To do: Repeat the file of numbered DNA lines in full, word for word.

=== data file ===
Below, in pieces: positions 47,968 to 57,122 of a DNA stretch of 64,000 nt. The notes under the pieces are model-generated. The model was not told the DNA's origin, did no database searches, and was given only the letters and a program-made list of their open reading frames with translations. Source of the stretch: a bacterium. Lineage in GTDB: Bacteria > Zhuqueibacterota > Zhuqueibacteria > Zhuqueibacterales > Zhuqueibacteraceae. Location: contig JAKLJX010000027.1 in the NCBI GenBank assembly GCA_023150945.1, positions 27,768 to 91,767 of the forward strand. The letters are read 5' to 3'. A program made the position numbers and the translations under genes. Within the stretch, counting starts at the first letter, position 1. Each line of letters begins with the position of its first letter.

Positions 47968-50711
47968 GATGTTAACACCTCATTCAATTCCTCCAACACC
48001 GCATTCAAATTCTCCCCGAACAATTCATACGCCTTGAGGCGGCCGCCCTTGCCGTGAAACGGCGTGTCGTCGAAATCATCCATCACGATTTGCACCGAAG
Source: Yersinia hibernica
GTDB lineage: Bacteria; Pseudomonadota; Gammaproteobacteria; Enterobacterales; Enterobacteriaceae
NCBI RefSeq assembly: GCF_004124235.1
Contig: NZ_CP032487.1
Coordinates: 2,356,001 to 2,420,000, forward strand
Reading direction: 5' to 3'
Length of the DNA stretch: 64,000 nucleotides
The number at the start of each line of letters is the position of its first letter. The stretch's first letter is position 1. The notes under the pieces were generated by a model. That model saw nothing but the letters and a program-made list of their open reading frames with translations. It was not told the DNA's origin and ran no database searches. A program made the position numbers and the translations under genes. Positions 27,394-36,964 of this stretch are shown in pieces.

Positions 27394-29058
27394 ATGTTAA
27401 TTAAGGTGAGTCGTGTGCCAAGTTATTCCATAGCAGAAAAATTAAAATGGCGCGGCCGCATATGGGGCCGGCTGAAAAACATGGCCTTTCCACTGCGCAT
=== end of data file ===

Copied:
Below, in pieces: positions 47,968 to 57,122 of a DNA stretch of 64,000 nt. The notes under the pieces are model-generated. The model was not told the DNA's origin, did no database searches, and was given only the letters and a program-made list of their open reading frames with translations. Source of the stretch: a bacterium. Lineage in GTDB: Bacteria > Zhuqueibacterota > Zhuqueibacteria > Zhuqueibacterales > Zhuqueibacteraceae. Location: contig JAKLJX010000027.1 in the NCBI GenBank assembly GCA_023150945.1, positions 27,768 to 91,767 of the forward strand. The letters are read 5' to 3'. A program made the position numbers and the translations under genes. Within the stretch, counting starts at the first letter, position 1. Each line of letters begins with the position of its first letter.

Positions 47968-50711
47968 GATGTTAACACCTCATTCAATTCCTCCAACACC
48001 GCATTCAAATTCTCCCCGAACAATTCATACGCCTTGAGGCGGCCGCCCTTGCCGTGAAACGGCGTGTCGTCGAAATCATCCATCACGATTTGCACCGAAG
Source: Yersinia hibernica
GTDB lineage: Bacteria; Pseudomonadota; Gammaproteobacteria; Enterobacterales; Enterobacteriaceae
NCBI RefSeq assembly: GCF_004124235.1
Contig: NZ_CP032487.1
Coordinates: 2,356,001 to 2,420,000, forward strand
Reading direction: 5' to 3'
Length of the DNA stretch: 64,000 nucleotides
The number at the start of each line of letters is the position of its first letter. The stretch's first letter is position 1. The notes under the pieces were generated by a model. That model saw nothing but the letters and a program-made list of their open reading frames with translations. It was not told the DNA's origin and ran no database searches. A program made the position numbers and the translations under genes. Positions 27,394-36,964 of this stretch are shown in pieces.

Positions 27394-29058
27394 ATGTTAA
27401 TTAAGGTGAGTCGTGTGCCAAGTTATTCCATAGCAGAAAAATTAAAATGGCGCGGCCGCATATGGGGCCGGCTGAAAAACATGGCCTTTCCACTGCGCAT